Can we prevent a fiscal collapse without reforming entitlements?

posted at 12:01 pm on June 15, 2012 by Dustin Siggins

Note: This post was done in tandem with Just Facts President James Agresti. The data we cite below can be found in this spreadsheet.

If the U.S. government continues with its current tax and spending policies, children born this year will be saddled with a crippling publicly held debt that is more than twice the size of Japan’s by the time they turn 30 years old. This grim picture, projected by the Congressional Budget Office (CBO) in its newly published annual long-term budget outlook, expects U.S. publicly held debt to grow from 73% of GDP by the end of 2012 to 247% of GDP by 2042.

Worse still, the CBO projects that current policies will continue to drive the U.S. deeper into debt, and by the time today’s newborns reach 38 years of age in 2050, the major federal healthcare programs and Social Security will consume all federal revenues, leaving nothing for any other function of federal government or even interest payments on the national debt.

Despite this ominous forecast, prominent economist and former Obama advisor Jared Bernstein is declaring that we don’t need to reform Medicare, Medicaid, Social Security, or “government’s other critical functions” in order to prevent an “explosive” debt that “swamps the economy.” Bernstein says “it is well within our means” to reduce the national debt by following the “broad outlines” of current law, “meaning all the Bush tax cuts expire, for example.”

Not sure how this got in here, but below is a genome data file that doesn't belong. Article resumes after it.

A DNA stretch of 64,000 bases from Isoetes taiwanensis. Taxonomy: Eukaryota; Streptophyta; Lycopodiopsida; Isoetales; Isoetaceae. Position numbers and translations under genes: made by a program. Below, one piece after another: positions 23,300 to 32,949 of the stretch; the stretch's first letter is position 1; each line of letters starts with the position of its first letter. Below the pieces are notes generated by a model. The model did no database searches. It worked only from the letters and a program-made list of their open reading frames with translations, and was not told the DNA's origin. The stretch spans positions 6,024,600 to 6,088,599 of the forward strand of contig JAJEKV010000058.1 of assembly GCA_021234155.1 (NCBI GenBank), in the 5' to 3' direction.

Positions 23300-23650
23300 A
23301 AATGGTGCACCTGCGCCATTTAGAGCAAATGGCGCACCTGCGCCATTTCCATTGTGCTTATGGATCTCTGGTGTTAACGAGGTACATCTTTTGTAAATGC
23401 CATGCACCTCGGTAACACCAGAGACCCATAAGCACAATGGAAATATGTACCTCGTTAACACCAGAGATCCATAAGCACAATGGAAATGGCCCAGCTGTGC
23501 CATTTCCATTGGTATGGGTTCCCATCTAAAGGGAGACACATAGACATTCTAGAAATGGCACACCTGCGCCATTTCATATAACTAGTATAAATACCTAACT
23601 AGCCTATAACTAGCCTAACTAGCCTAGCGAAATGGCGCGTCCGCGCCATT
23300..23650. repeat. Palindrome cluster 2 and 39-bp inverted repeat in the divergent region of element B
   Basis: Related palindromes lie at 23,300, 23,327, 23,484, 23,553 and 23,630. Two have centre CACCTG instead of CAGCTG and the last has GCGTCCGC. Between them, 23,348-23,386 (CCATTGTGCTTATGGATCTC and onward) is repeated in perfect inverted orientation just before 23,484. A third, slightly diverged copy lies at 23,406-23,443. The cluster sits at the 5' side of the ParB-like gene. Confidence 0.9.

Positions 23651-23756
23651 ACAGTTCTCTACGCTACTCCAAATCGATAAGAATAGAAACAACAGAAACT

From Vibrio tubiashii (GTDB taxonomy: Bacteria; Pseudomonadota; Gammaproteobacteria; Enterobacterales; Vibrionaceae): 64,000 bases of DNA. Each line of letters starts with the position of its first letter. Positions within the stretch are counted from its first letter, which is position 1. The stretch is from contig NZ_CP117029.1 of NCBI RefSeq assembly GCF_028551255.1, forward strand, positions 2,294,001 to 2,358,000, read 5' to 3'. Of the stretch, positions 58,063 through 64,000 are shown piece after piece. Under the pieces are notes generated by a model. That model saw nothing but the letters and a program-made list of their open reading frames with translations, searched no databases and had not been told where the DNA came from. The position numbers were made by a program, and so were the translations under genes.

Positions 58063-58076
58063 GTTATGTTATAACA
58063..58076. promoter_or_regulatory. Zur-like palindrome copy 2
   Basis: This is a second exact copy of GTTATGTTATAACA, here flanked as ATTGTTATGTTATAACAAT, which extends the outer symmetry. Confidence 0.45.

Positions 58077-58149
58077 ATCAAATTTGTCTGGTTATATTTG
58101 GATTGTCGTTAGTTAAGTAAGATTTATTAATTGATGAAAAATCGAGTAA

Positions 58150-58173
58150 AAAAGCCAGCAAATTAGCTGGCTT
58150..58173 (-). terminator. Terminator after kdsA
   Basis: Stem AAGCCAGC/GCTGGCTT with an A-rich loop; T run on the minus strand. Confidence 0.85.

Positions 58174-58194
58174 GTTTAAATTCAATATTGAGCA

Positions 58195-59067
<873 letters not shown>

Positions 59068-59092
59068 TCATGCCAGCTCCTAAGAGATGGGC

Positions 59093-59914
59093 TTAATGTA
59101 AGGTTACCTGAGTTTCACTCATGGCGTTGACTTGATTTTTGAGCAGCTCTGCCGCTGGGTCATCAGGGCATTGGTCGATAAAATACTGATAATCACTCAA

When the CBO makes long-term budget projections, it typically projects two scenarios informally called “current law” and “current policy.” Current policy is what the federal government is actually doing, whereas current law is what is on the books. These are dramatically different because Congresses and Presidents have enacted tax and spending laws that don’t account for inflation or wage growth, expire in the future, or become effective in the future. Bernstein suggests that we stick with the current law to solve the looming debt catastrophe.

While Bernstein concedes that some elements of current law may be “unrealistic” in the short-term, he insists “there’s no reason” we can’t follow this plan for the long-term and those who ignore this approach “are doing so not for substantive, but for ideological reasons.”